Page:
Why 1.5x ratio limitation for Synchronizing Slow Signals Into Fast Clock Domain ?


  • 1
    \$\begingroup\$ That sentence looks flawed if read alone, however what author actually intended is later on explained. There is no restriction like that on clock frequencies to cross a control signal of 1-bit. The only thumb rule is, the signal should be stable for at least 2 cycles in the destination clock domain if passed through a 2-flop synchronizer \$\endgroup\$
    – Mitu Raj
    Sep 7, 2021 at 12:55
  • \$\begingroup\$ That's just a rule of thumb. In theory any clock that is just slightly faster will be able to sample the slower signal at least once, but in real life you will want some margin and this author uses 1.5 for margin. \$\endgroup\$
    – Justme
    Sep 7, 2021 at 13:30
  • 1
    \$\begingroup\$ This thread discusses about the concept of sampling in Clock domain crossing, "why not Nyquist/Shannon". You can draw why x1.5 is for your case as well. \$\endgroup\$
    – jay
    Sep 7, 2021 at 14:14
  • \$\begingroup\$ @MituRaj I do not quite understand what it means by “three receiving clock edge" in which Litterick's paper does not really explain \$\endgroup\$
    – kevin998x
    Sep 7, 2021 at 15:55

3 Answers 3


Thanks for sharing the information. I enjoyed reading it.

I am no match for Nyquist, Shannon, or the authors of your reference documents. And, I thought I had to interpret x1.5 in a little different way. I forgot how I did, but I will try to explain. Please do not down vote or alter this, so we can promote independent thinking.

When Metastability is concerned, clock has the maximum of 1/2 cycle time for setup + hold, to be recorgnized as an edge, either rising or falling. Thus, rising edge is valid at a certain time after a valid falling edge, and vice versa. And we may apply the same setup and hold time to other signals in the Metastability perspective.

Thus, a signal from a clock domain's minimum residency is 1/2 cycle time of the clock. Let's the clock to be cycle time of Tcy, and the frequency of Fcy. And, we will analyze how a clock (domain) samples a signal from another clock domain.

When a signal was sampled (n0) at the earliest moment, 0xTcy, of the valid signal, the next sample (n1) window comes in duration of W1 from the current sample point,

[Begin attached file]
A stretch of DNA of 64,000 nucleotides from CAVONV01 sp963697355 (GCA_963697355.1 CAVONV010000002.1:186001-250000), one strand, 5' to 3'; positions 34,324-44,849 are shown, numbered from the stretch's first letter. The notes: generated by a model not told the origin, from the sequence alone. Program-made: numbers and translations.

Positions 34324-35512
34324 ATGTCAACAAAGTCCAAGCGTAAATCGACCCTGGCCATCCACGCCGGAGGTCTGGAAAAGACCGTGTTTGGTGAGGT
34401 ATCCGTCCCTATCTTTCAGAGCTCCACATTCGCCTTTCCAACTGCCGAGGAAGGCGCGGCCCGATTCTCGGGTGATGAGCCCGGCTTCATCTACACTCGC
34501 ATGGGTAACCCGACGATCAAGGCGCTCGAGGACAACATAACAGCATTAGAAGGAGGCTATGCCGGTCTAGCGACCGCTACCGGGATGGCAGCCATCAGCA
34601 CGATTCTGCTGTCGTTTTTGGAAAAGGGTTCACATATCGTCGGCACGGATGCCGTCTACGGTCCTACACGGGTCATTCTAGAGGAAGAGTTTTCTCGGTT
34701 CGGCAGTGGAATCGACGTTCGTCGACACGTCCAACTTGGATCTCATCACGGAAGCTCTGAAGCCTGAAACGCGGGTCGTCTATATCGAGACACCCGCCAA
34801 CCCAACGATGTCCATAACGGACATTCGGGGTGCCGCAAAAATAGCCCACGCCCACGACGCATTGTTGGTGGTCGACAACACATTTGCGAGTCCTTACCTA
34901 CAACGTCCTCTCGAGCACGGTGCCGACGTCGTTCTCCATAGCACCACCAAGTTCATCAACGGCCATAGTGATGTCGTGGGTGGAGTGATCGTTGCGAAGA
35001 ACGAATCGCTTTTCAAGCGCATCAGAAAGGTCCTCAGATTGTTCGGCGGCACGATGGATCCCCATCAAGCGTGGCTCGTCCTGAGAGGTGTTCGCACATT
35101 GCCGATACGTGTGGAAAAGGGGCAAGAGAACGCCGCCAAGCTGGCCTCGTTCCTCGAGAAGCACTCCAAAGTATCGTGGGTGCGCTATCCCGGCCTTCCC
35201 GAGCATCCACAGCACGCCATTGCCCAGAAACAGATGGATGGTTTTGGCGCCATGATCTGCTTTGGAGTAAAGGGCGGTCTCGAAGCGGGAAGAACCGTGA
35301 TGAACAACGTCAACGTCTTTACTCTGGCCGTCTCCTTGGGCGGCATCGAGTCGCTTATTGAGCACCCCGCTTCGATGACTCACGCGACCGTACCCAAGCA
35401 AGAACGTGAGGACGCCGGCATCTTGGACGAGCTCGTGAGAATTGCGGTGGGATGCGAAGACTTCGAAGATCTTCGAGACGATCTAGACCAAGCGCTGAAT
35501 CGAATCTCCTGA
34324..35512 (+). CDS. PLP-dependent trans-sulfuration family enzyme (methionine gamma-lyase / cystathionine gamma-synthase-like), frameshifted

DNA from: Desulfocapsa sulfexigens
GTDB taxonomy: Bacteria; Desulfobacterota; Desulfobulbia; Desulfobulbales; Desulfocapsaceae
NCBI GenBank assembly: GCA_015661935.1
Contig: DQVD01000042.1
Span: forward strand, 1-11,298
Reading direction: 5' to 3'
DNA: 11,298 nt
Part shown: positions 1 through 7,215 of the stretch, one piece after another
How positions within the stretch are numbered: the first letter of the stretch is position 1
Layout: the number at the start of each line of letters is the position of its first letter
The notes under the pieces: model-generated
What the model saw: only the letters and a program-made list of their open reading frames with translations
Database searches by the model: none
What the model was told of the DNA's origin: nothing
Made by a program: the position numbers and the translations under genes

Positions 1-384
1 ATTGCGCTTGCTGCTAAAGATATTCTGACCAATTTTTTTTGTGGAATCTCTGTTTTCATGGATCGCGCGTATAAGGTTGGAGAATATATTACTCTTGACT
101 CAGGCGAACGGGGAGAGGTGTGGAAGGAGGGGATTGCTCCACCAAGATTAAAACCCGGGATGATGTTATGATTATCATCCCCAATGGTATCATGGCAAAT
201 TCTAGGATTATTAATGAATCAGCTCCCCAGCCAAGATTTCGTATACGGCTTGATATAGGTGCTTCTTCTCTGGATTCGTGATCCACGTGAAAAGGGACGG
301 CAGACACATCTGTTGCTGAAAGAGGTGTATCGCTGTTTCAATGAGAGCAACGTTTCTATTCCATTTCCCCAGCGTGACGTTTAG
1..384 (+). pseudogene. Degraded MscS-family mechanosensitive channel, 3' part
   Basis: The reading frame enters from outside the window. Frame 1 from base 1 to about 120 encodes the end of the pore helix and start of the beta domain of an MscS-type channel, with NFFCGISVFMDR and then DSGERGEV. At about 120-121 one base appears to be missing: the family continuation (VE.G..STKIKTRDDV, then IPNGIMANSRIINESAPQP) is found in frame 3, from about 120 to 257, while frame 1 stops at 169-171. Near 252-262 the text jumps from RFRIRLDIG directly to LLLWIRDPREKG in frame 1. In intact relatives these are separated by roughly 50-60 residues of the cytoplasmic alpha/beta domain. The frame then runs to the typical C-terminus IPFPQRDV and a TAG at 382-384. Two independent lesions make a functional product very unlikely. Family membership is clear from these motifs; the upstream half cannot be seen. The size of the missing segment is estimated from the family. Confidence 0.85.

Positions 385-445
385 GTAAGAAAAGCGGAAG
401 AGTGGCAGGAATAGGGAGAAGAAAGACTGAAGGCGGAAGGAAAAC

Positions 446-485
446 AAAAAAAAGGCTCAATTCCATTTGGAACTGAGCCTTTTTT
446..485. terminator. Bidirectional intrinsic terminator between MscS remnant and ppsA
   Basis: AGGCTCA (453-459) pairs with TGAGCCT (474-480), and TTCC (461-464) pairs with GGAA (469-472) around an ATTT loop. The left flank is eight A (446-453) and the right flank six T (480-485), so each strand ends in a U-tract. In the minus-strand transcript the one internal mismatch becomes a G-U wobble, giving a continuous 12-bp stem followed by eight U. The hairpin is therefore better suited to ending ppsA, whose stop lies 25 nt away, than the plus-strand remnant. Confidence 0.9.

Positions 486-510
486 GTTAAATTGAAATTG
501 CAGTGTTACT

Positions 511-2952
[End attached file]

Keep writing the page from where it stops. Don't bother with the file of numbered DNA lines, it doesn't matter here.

1xTcy < W1 < 1.5xTcy --- (1)

When a signal is sampled at the latest moment, 0.5xTcy, of a valid signal, the next sample window comes in duration of W2,

W2 = W1 - 0.5xTcy => 0.5xTcy < W2 < 1xTcy ---(2)

Thus, the sampling frequency, f1, of window W1 is:

(1 / 1xTcy) > f1 > (1 / 1.5xTcy) ---(3)

The sampling frequency, f2, of window W2 is:

(1 / 0.5xTcy) > f2 > (1 / 1xTcy) ---(4)

From the relation of 1xTcy = 1/Fcy:

1xFcy > f1 > (1xFcy / 1.5) ---(3-1)
2xFcy > f2 > 1xFcy ---(4-1)

However, the reluctant sampling of 1.5xTcy misses sampling moment in the following cycles (n2, n3, ...). And, apparently;

A sampling window can be caught only by more than one shots (sampling) per a cycle. --- (5)

In order to find how many shots are needed, Let's call multiple of f1 fm1.

fm1 = f1 x M ---(6)

Now, eq(3) can be converted to:

(1xFcy x M) > (f1 x M) > (1xFcy / 1.5) x M ---(3-2)

From what we have found in (5), the lowest frequency has to be 1xFcy, or a shot per cycle. This leads to:

1xFcy = (1xFcy / 1.5) x M, and M = 1.5 ---(7)

Which resolves eq(3) to:

1.5xFcy > fm1 > 1xFcy ---(3-3)

Applying M to eq(4),

3xFcy > fm2 > 1.5xFcy ---(4-3)

The intersection of eq(3-3) and eq(4-3) occurs at 1.5xFcy, which tells;
Minimum of 1.5 times faster clock is required to sample a signal from another clock domain.

Concept of maximum setup and hold time for a clock domain.
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Concept of signal residency and interval, compared to clock cycle.
enter image description here

Early alignment: f1, W1, and fm1.
enter image description here

Late alignment: f2, W2, and fm2.